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Towards Seeing Otherwise – A Conversation about Images of Violence with Foundland Collective and Syrian Digital Memory

M4C PhD student-led event

Thursday, 27 April 2023, 7 – 8.30 pm
Eastside Projects
This event will explore practices of engaging with images of violence that transcend neocolonial narratives—toward seeing otherwise.

Images of violence have become immanent to our everyday media environments. Too often, such images present oversimplified victim-perpetrator binaries and feed into neocolonial narratives about conflict. The 2011 Syrian uprising and war are a case in point—and have demonstrated the need for strategies of safeguarding and visual literacy in engaging with images of violence.

In conversation with the artist collective Foundland and the oral history project Syrian Digital Memory, this event will explore how creative practices can contribute to a more conscious and critical understanding of conflict and the impact it has on everyday lives and memories.
The event is free of charge, booking is recommended. More information about the event can be found at the following link as well as attached: https://eastsideprojects.org/events/towards-seeing-otherwise/

The event is part of a 2-day workshop funded by Midlands4Cities and convened by Lisa Deml at Birmingham City University. 

Foundland Collective was formed by Lauren Alexander and Ghalia Elsrakbi in 2009 and is based between Amsterdam and Cairo. Their collaboration explores underrepresented political and historical narratives by working with archives via art, design, writing, educational formats, video making, and storytelling. Throughout their development, the duo has critically reflected upon what it means to produce politically engaged work from the position of non-Western artists working between Europe and the Middle East. 

Lauren Alexander lives and works in Amsterdam. After completing a Masters in Design at the Sandberg Institute, Amsterdam, she pursued an MFA at the Dutch Art Institute (DAI) in Arnhem. She tutors in the Graphic Design bachelor and master programme of the Royal Academy of Arts in the Hague (KABK), as well as at the University of the Underground, master programme at the Sandberg Institute, Amsterdam.

Ghalia Elsrakbi was based in the Netherlands until 2014, before relocating to Cairo, Egypt, where she teaches at the American University. After completing a Masters in Design at the Sandberg Institute Amsterdam, she followed a research post-graduate at Jan van Eyck Academy in Maastricht.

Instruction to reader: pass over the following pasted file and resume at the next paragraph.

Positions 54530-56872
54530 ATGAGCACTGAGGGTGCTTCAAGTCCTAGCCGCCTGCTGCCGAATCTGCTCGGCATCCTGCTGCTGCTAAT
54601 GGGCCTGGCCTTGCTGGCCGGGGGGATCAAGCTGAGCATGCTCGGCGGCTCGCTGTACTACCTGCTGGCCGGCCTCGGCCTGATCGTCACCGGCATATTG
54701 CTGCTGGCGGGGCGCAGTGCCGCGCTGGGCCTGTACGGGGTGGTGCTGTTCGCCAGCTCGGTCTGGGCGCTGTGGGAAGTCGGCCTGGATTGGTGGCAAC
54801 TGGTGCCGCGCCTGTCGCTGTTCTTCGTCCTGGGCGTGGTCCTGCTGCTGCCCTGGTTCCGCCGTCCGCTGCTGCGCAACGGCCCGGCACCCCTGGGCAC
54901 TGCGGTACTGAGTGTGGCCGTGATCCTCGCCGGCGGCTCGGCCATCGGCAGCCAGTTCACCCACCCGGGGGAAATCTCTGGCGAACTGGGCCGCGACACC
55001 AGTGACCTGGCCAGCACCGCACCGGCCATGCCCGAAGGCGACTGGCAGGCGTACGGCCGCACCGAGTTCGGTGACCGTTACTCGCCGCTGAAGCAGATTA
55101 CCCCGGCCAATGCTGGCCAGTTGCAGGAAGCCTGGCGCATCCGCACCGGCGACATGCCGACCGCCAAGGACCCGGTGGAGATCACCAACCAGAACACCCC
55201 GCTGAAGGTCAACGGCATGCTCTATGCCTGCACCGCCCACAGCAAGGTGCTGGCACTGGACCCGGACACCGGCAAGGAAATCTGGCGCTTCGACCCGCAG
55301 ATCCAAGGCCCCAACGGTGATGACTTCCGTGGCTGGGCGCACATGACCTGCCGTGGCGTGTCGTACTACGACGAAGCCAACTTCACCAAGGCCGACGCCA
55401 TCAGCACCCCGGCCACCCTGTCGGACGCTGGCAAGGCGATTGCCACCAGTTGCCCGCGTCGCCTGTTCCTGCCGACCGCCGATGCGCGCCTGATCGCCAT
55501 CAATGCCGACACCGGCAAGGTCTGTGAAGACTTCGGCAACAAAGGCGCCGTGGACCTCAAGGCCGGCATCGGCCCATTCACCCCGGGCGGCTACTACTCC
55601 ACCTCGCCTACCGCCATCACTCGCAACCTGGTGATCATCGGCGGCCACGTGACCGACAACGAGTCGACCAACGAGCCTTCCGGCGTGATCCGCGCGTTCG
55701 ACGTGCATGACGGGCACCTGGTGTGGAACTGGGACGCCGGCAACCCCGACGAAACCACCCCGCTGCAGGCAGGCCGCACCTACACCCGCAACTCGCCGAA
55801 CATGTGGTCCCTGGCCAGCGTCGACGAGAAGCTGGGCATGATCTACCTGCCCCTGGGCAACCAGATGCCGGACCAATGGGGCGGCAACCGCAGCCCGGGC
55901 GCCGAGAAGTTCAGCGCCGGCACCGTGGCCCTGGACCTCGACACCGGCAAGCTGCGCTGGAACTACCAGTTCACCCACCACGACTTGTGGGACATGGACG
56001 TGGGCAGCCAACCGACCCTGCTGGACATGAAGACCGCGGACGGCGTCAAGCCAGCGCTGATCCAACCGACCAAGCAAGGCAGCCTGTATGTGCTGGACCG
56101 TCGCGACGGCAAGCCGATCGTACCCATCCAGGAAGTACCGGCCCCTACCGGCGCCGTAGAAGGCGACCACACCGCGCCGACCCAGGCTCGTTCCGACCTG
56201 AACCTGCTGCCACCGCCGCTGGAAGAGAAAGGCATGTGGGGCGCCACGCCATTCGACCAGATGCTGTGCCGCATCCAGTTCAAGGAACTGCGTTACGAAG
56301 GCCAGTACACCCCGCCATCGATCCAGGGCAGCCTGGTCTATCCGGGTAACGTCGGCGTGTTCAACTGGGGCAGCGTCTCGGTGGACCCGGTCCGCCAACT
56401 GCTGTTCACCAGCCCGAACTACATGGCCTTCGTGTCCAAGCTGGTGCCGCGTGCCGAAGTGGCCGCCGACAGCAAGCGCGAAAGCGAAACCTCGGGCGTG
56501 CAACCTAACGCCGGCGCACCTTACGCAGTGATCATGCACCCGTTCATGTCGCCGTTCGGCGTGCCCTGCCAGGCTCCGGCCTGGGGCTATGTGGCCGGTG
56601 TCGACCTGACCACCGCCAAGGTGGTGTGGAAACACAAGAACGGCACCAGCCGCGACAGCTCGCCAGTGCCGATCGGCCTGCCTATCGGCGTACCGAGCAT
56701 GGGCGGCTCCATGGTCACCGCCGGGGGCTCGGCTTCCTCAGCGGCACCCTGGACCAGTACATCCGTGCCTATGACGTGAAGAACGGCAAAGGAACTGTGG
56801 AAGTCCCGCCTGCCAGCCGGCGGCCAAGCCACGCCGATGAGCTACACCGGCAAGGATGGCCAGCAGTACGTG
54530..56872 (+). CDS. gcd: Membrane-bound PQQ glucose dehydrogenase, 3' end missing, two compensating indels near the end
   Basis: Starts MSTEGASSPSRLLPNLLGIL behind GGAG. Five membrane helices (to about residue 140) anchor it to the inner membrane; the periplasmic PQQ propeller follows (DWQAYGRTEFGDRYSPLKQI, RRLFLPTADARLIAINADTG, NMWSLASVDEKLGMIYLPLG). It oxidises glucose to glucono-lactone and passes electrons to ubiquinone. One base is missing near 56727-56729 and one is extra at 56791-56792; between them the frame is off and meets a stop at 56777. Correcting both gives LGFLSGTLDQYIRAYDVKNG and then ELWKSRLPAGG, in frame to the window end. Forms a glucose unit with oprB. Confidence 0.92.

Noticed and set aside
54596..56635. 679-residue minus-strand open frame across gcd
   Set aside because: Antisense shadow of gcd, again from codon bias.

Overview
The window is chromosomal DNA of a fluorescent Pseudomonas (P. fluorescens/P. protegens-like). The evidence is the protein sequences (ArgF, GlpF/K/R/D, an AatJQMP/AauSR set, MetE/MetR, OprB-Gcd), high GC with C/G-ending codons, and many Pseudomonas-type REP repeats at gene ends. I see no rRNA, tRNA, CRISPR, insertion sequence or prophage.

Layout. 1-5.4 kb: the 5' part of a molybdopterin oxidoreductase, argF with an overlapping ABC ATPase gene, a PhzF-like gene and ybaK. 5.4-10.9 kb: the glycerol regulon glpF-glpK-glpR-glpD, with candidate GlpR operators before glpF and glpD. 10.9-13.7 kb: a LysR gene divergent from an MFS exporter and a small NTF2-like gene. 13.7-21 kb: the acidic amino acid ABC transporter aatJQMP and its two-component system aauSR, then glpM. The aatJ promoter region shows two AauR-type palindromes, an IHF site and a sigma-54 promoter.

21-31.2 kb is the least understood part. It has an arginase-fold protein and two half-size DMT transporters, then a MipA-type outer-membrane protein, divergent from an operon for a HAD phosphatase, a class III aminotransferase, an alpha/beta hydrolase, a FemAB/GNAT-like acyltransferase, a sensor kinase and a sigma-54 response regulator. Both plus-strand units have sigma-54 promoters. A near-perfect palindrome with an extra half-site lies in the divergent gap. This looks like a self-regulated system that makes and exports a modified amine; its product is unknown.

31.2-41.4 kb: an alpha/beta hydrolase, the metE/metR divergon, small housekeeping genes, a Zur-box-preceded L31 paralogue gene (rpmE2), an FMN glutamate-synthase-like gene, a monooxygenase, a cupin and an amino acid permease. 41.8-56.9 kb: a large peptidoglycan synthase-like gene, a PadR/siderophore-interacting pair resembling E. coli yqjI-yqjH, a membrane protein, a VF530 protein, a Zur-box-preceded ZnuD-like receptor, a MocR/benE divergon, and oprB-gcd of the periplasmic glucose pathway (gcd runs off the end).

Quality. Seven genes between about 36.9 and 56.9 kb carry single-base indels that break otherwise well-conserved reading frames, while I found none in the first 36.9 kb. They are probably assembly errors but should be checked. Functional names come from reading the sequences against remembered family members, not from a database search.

The Syrian Digital Memory project was initiated by Abdul Rahman al-Jaloud in 2017 and is based at the Syrian Archive. He invited Dima Saber to join as a collaborator as early as 2018, and together they are conducting autobiographic-narrative interviews with 100 Syrian image producers from Damascus, Homs, Hama, Aleppo, Daraa, Ghouta, Raqqa and Deir Ezzour. The project aims to contextualise and re-humanise the digital testimonies of the 2011 Syrian uprising and conflict through the everyday, social, individual, and collective memories of their surviving eyewitnesses. 

Dima Saber is a researcher and writer on media depictions of conflict and on the role of archival records in identity building processes. She is Programs and Impact Director at Meedan, and leads Check Global. As Lead Researcher, she contributed to the documentary film Our Memory Belongs to Us. Her involvement resulted in a number of publications, including book chapters in ‘(W)archives. Archival Imaginaries and Contemporary Wars’ (2020) which brings together perspectives from Syrian archivists and videographers on the sustainability of online archives, and in ‘Refugee Imaginaries‘ (2019) on the role of refugee archives in the making of a history of the Syrian revolution. 

Lisa Deml is a Midlands4Cities funded doctoral researcher at Birmingham City University. Prior to her PhD, she worked for public institutions and non-profit organisations, including Haus der Kulturen der Welt (HKW), Berlin, Haus der Kunst, Munich, and Ashkal Alwan, Beirut. Her current research investigates the aesthetics of citizen journalist media production and their appropriation in artistic, curatorial, and historiographical practices